Istanbul, part 4: food and drink

travel blog & musings

Remember back when I said I’d do this trip write up in 3 or 4 posts? Well, I lied. I meant five. Next up, a collection of moments involving food.


First meal: I don’t eat meat. A friend who had been to Istanbul a few weeks before our trip wrote me one day and said “Kebabs everywhere. I’m worried for you!” But it turns out a no-meat diet in Istanbul works out just fine. I do eat seafood though, as evidenced by the first image above. Our first meal in Istanbul in a little cafe full of locals close to our hotel. Meals we had usually come with two types of starch, rice and potatoes or bread. Vegetables were plenty, especially at the more self-service style restaurants. I won’t lie, not eating kebabs did make me a little sad. But brother had plenty for us both. And the seafood was delicious.

Tea in Turkey: ubiquitous, almost a ritual, almost a habit you don’t realize you’ve fallen into until on your fourth cup in an hour. Once you realize that, you switch it up and start drinking the sweet apple tea instead of the regular Turkish tea. Always in these delightfully shaped glasses.

Turkish delight and other treats: It just so happened the cafe with all of these treats was right by the handiest tram stop for us. And so it just happened that we found ourselves here…a few times. What this case of sweets image doesn’t show is the long counter full of baklava varieties to the right, and the gorgeous pastry case a bit further in. Brother was more for the pastries & cakes, I was all about the baklava in its various forms. This cafe is where I tried to answer the ages-old question of “how much baklava is too much?”, a question which still remains unanswered. Here was also the scene of my multiple attempts to drink Turkish coffee—fair to say I am not good at that. Despite my best efforts, despite observing how the locals drank their coffee, and despite my love for really strong coffee.


The fish sandwich off of a boat by the bridge: This is not as shady as it sounds—these are the boats by the Galata Bridge:


Note the men at the grill. They are turning through a LOT of fish filets in a SHORT amount of time. My sandwich had a bit of fin still on it (must have been overlooked in the SUPERSPEED of the cooking & serving), but aside from that, the sandwich was fresh & good. Just bread, fish, lettuce, onions, and sauce if you choose to add it. Not fancy, but just what you need for a cheap & replenishing quick lunch.

Vegetable and fruit bins in a small market. Not much to say here, other than I found this mode of produce selling to be much more energy and water efficient than the markets I frequent at home. Which was refreshing.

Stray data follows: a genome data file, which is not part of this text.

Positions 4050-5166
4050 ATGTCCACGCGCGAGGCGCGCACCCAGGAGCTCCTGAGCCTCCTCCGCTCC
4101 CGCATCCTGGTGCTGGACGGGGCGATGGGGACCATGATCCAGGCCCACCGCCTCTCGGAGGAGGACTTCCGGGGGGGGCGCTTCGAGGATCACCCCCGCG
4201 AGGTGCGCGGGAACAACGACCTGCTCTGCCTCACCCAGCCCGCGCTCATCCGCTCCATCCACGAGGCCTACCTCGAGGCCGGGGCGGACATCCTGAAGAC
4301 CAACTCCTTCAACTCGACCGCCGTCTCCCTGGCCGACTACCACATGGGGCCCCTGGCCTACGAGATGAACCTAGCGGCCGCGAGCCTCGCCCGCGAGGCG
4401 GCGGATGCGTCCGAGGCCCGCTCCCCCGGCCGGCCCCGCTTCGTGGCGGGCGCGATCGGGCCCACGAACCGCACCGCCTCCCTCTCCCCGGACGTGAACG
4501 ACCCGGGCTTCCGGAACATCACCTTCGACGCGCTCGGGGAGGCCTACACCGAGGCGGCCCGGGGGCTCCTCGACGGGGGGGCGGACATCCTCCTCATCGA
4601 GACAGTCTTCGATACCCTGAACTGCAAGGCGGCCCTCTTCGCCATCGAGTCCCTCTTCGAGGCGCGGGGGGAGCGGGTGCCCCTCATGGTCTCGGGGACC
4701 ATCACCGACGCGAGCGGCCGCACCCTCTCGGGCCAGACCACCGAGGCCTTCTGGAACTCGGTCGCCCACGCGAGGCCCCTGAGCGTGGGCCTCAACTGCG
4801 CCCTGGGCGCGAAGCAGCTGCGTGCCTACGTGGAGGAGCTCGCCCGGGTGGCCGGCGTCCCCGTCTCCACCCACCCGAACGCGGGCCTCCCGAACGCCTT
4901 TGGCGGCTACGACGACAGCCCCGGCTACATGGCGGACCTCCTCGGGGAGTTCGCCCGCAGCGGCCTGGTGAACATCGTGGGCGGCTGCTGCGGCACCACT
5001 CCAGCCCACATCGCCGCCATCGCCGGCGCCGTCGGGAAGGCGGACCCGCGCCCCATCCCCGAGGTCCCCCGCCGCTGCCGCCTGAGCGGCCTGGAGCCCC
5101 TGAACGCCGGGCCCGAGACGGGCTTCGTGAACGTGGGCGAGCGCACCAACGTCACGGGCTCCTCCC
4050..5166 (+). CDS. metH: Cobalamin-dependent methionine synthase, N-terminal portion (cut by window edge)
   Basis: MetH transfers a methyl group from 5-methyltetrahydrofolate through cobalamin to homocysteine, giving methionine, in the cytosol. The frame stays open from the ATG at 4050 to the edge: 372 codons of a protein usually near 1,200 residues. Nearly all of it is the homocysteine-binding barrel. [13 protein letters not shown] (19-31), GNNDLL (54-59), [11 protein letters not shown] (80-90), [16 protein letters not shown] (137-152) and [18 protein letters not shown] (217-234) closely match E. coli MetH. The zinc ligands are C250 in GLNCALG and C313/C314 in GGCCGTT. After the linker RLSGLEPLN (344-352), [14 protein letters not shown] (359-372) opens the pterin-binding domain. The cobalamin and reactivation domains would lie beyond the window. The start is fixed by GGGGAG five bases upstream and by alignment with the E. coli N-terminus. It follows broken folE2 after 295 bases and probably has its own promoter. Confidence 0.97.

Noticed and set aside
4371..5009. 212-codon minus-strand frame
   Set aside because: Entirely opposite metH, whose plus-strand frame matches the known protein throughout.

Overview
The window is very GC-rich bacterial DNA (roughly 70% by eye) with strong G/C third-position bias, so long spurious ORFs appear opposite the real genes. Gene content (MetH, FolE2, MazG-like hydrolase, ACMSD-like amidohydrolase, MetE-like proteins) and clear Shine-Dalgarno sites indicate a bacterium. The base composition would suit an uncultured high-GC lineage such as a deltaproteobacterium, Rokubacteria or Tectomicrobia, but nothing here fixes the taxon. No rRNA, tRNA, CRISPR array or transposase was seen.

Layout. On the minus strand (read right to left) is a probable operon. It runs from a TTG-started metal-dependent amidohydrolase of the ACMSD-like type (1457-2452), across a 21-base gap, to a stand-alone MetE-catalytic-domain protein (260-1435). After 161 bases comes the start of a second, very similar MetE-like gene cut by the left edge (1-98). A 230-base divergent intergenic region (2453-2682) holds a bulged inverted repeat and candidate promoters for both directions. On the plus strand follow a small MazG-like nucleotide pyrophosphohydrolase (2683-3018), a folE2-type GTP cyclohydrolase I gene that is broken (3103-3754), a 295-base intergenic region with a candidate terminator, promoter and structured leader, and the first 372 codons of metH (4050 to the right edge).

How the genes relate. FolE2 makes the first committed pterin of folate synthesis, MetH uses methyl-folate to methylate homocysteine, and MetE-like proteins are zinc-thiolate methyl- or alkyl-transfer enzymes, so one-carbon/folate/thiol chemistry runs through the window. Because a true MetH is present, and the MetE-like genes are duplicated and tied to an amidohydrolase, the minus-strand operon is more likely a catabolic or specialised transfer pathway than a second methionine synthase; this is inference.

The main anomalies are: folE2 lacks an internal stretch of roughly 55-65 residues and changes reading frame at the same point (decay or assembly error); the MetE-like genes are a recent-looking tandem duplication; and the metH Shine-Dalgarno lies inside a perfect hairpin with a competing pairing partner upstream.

Ah, the spice market, full of spices and dried fruit and Turkish delight and teas and so many goodies. Mention ‘saffron’ and the vendor’s eyes light up, they take you into their shop to show you the good stuff in a tin from under the counter. And of course, supply you with glasses of tea and little bits of Turkish delight while you negotiate. Outside of the market are more shops, the well known coffee vendor Kurukahveci Mehmet Efendi Mahdumlari is across the street—all you need to do to find this place is follow your nose and the line of people getting their fresh ground coffee for the day. The line can be long but the staff is efficient and the locals know what they’re there to get, have exact change ready, and are in no mood to waste time. So it moves fast.

The not-so-alcohol-free typical beverage is raki, similar to ouzo. I do not have any pictures of moments involving raki, but know that I remember them all, they weren’t too out of place for me, (Really, I’ll throw down some waltz steps in any piazza or square, including Taksim Square, raki influenced or not. Though it may have helped.) and felt fine in the morning.

Our last night in Istanbul was spent at a little cafe with water pipe, where the friendly proprietor kept bringing us tea. Kept Bringing Us Tea. And a plate of fruit, and a little dish of candies, and a popular yogurt/milk drink, and more tea. We spent the evening munching, drinking tea, playing backgammon, and trying to blow smoke rings. Neither of us managed a true smoke ring, but there was a man at the table next to us who was doing so flawlessly. I wonder if he noticed us staring.

Cats. Many of the restaurants had outdoor seating enclosed in tents for the winter, but the cats still wandered in, sitting by tables and pleading with their big eyes for food. They weren’t jumping and no one seemed to mind, so I didn’t either. My momentary dining companion for one mid-day meal outside:


And then, there was this food moment:


Readers, I don’t know why I look so frightened. It was a clay pot. With meat inside. When the meat is cooked, the server taps the clay pot with a metal rod until it splits in half, then spoons the meal onto a platter. I’d like to say the pot splits with a huge explosion, which would account for my expression, but no. It’s more of a “pop” and then the top just falls off. Brother got lucky with snapping this picture at the right moment I suppose. He also enjoyed his exploding clay pot meat lunch.


(This is probably a good time to mention all images on this blog are mine, unless otherwise noted. Or unless I’m in them. In which case, I probably stole the image from my brother.)


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